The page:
Will COVID-19 trigger a rapid wave of non-performing loan (NPL) transactions?
November 13, 2020
The economic downturn caused by coronavirus (COVID-19) will inevitably lead to an increase in non-performing loans (NPL) in the European banking system. The question is how long this will take to translate into a similar increase in NPL transactions?
In the aftermath of the global financial crisis (GFC), reported NPLs across Europe peaked at around €1.2 trillion in 2013. However, NPL transaction volumes, as measured by PwC, didn’t peak until three years later.
The lag between increasing NPL volumes and transaction volumes was down to a number of key factors, the most important being that European banks were not accustomed to selling large chunks of their NPL portfolios. Whilst most banks were used to selling fully charged off consumer debt or similar, it took time for them to assess their overall balance sheet position and get their minds around large scale disposals. Additionally, it took time for the development of independent servicing, and key elements of this developed through the carve out of servicing operations from the banks.
It is also worth noting that the transaction peak might have come earlier if the market had developed quicker in Italy, where transaction sales lagged behind other parts of Europe like Spain, Ireland and the UK.
Increase in bad debt levels
It seems likely that bad debt levels will increase to the levels seen after the GFC. Based on our review of additional provisioning disclosed by a sample of the largest European banks in their Q2 earning results, we can see that banks’ cost of risk has increased significantly. Our review covered a sample of 22 of the largest banks and showed that total provisions for the first half of 2020 exceeded EUR 40bn. This represents an almost 7% increase in the European stock of NPLs. Interestingly, there has not been a material change in provisioning during Q3. We expect it will take another 2 - 3 quarters before the position becomes clearer.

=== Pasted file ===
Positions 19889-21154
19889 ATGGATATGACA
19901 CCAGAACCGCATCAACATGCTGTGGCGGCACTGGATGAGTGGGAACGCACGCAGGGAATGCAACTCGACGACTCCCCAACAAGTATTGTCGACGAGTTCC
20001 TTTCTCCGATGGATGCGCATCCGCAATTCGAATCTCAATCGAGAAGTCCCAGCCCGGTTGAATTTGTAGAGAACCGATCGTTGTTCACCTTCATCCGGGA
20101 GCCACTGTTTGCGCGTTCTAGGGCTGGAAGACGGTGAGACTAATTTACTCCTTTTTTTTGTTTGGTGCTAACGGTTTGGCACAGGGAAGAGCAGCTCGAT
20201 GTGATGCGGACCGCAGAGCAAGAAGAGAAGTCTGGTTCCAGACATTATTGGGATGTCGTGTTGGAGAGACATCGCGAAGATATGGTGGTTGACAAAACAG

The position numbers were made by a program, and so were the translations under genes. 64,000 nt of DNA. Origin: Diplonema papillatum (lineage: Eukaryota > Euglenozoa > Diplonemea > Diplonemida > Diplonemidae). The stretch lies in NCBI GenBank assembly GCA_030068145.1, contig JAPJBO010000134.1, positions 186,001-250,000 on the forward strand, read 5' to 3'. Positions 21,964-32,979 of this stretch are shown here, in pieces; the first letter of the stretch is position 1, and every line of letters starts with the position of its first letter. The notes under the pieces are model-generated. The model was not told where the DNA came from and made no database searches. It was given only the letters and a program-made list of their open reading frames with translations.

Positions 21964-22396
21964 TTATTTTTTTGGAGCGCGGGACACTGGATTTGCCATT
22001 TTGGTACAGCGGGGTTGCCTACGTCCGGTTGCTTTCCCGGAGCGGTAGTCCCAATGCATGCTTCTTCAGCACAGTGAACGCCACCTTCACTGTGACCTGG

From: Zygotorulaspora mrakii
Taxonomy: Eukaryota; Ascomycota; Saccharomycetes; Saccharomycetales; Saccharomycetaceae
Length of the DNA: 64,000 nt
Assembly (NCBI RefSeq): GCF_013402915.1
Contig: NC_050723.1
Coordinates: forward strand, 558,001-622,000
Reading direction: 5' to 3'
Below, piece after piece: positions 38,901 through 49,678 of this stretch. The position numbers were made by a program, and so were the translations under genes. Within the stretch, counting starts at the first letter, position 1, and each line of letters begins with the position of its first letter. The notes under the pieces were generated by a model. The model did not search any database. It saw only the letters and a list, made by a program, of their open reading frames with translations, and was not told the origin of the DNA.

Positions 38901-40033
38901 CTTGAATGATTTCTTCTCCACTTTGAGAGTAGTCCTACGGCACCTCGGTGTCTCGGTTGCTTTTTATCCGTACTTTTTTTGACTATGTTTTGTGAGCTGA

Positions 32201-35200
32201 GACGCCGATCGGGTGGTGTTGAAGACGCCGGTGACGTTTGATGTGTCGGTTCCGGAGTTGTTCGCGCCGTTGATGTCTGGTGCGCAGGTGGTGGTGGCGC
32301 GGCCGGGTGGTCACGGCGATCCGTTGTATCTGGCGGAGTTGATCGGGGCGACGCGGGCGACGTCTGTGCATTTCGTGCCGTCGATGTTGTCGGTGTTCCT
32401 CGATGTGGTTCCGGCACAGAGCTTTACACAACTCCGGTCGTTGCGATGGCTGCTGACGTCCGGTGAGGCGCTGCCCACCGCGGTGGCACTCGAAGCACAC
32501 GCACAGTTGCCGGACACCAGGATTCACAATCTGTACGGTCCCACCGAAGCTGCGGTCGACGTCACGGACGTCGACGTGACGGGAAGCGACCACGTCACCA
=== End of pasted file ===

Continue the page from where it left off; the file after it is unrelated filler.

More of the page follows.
When will increasing bad debt levels feed through into NPL transactions?
Banks are now used to selling NPLs, there is clear buy-side demand with significant funds available and we have well-developed servicing infrastructures. However, unprecedented European government support schemes will delay, and hopefully reduce, bad debt levels and it will take time for banks to assess their overall balance sheet strategy. The emphasis right now is on developing their own workout functions and supporting their customers with appropriate forbearance options where required.
European NPL transaction volumes will increase in 2021 and beyond, but we will not see a tidal wave in the short term. Consistent with the financial crisis, volumes will build up over a number of years and it will be a few years before we reach a peak. Similar to post the GFC, banks will once again be prompted to reassess their priorities so we are likely to see a continued wave of balance sheet restructuring.
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